Big growth is followed by scandal for military Arctic shipper
The Sparta-3 on Tuesday this week sailed into the Kola Bay with course of Murmansk after an exhausting Arctic voyage. On board was a crew that for weeks had fought with thick ice and extreme cold.
The dramatic voyage has brought infamy to Oboronlogistika, the shipping company owned by the Russian Ministry of Defense.
The 142 meter long Sparta-3 in late November set out from Arkhangelsk towards Dudinka, the port on the Yenisey River. On its return voyage it got stuck in the Yenisey Bay. Despite assistance from icebreaking support ship Kigoriak, the Sparta 3 remained ice-locked in the area for two weeks.
It soon turned out that the cargo ship had sailed into the Yenisey without necessary permission from the Russian Northern Sea Route Administration. Leader of Atomflot, the base of Russia’s nuclear-powered icebreakers, made clear that it was irresponsible by Oboronlogistika to send the ship into the thick sea-ice.
“The shipowner was made aware about the risks connected with anticipated aid from nuclear icebreakers engaged in contracted operations. Never the less, the Sparta-3 set course for the port of Dudinka without permission,” Mustafa Kashka said.
That same nuclear-powered icebreaker was again sent to assist the cargo vessel on the 1st of January as it had failed to make it westwards into the Kara Sea. That same day, conventional icebreaker Admiral Makarov came to assistance and towed the ship all the way into the ice-free Barents Sea. The last part of the towing to the Kola Bay was made by rescue ship Spasatel Karev.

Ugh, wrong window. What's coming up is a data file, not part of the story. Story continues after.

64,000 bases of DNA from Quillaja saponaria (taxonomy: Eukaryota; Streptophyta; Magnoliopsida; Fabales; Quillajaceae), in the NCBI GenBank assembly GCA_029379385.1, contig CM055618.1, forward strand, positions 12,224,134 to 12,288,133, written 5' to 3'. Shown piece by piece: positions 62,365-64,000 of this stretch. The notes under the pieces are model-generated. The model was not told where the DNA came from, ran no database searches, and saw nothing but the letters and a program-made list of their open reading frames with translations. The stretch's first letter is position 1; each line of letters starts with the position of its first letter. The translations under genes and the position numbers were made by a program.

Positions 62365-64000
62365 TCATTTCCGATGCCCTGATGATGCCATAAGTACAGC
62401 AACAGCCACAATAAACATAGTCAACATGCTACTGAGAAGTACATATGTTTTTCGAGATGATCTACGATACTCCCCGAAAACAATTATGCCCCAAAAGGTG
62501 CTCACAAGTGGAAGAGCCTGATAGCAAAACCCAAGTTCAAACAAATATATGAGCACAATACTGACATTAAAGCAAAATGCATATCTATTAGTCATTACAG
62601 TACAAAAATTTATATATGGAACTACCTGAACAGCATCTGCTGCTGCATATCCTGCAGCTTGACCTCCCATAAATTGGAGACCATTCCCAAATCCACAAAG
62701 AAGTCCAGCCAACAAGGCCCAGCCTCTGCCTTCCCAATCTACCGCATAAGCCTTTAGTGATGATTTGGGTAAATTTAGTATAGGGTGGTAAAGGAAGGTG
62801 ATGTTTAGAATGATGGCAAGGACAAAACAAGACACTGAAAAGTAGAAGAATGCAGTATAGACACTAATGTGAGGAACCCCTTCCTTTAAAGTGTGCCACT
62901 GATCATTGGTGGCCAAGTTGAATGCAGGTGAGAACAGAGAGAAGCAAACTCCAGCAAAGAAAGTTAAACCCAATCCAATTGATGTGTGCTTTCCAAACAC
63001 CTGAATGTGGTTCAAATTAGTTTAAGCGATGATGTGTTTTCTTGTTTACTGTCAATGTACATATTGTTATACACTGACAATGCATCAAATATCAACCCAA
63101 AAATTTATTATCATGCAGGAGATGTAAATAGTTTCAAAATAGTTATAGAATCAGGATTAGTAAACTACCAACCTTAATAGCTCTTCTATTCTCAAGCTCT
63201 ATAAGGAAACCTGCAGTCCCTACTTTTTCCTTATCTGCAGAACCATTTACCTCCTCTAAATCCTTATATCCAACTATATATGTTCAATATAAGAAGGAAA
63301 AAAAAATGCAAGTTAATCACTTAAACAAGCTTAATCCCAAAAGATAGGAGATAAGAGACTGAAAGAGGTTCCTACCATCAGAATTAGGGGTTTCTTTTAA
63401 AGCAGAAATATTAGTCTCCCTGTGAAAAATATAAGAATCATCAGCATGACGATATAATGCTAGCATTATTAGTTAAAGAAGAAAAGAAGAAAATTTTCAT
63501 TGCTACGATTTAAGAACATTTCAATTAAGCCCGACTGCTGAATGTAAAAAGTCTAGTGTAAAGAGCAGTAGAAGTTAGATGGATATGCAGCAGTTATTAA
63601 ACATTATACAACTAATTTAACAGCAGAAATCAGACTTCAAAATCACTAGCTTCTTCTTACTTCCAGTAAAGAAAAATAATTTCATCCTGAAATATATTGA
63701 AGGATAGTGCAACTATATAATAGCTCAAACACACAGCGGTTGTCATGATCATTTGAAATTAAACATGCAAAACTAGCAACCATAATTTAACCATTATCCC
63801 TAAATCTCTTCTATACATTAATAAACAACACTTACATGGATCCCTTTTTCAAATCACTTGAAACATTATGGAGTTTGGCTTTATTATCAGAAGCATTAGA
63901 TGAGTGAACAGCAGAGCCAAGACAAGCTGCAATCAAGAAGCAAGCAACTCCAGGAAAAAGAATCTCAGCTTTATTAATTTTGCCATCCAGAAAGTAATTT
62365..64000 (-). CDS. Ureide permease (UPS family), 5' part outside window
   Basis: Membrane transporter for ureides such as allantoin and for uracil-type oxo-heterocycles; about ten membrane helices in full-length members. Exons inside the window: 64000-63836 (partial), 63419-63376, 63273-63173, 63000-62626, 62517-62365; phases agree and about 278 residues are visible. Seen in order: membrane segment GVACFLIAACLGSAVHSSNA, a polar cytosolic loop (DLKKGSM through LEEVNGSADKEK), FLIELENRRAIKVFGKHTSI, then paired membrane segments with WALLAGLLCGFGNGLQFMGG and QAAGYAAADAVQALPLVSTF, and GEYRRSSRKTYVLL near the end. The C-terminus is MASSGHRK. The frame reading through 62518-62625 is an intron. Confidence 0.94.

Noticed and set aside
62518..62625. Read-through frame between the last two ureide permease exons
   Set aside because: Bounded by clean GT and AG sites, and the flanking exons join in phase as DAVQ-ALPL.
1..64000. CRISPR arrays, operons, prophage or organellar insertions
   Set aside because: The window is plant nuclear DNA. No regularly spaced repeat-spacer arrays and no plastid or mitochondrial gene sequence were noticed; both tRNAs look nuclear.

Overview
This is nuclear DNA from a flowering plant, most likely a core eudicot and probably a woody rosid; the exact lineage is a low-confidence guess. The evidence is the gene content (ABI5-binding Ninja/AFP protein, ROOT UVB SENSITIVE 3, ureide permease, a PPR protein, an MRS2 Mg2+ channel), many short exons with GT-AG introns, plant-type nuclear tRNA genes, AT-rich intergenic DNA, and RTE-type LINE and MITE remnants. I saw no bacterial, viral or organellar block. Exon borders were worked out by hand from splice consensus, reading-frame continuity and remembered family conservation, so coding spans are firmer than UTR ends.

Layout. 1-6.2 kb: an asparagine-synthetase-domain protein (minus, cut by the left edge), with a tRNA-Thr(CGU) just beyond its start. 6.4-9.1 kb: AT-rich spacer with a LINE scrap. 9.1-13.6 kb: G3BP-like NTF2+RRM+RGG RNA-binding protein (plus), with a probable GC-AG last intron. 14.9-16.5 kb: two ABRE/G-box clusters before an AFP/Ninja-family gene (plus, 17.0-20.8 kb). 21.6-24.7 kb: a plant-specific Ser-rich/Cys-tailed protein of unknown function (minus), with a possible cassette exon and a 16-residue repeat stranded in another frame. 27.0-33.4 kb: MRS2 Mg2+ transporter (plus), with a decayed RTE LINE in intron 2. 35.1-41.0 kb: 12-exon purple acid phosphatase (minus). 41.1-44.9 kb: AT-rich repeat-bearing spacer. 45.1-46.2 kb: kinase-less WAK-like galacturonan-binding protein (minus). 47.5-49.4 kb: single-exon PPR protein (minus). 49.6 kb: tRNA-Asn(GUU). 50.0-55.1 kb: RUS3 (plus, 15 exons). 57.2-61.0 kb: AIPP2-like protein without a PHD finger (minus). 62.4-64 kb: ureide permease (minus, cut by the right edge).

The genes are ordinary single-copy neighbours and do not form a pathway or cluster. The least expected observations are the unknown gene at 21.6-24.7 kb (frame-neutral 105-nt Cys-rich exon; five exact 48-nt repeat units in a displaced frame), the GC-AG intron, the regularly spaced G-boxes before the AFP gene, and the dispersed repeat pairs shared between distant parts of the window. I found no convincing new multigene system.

It was a unique towing operation through the icy Kara Sea that lasted eight days and covered a distance of 554 nautical miles, port authority Rosmorport informs. The cargo ship could not be towed by the regular way of connecting the nose part with the icebreaker. Instead, a short tow line had to be applied.
Oboronlogistika has only shortly commented on the dramatic voyage. In a statement from the 22nd of December, the military company insists that it did not sail on the Yenisey without permission. The reason for the problems was a delayed departure from Dudinka and worsened weather conditions, the company said.
It later become known that the Sparta-3 had damaged its steering system during the ice captivity and that it subsequently had been unable to independently navigate.
More military shipments
Oboronlogistika is owned by the Russian Ministry of Defense, has over the past years been through a major expansion.
The company was established in 2011 and is 100 percent owned by the Defense Ministry. In 2017, it was officially made united logistics operator for Arctic shipments, which means that it is responsible for delivering goods and construction materials to Russia’s military bases.
The company’s Arctic operations are headed from Arkhangelsk where a major logistics base now is being built. Included in the base will be indoor storage capacity of 31,500 square meters and outdoor space of 300,000 square meters, representatives of regional authorities in Arkhangelsk revealed in a meeting late March 2019.
According to Oboronlogistika, a total of 6,500 tons were in 2020 delivered to Novaya Zemlya and 7,300 tons to Tiksi. A major share of the goods was construction materials.
Oboronlogistika is working closely also with government clients such as the Ministry of Foreign Affairs, Rosgvardiya, Rostekh, Rosoboronexport, Roskosmos, as well as with a number of large commercial organizations.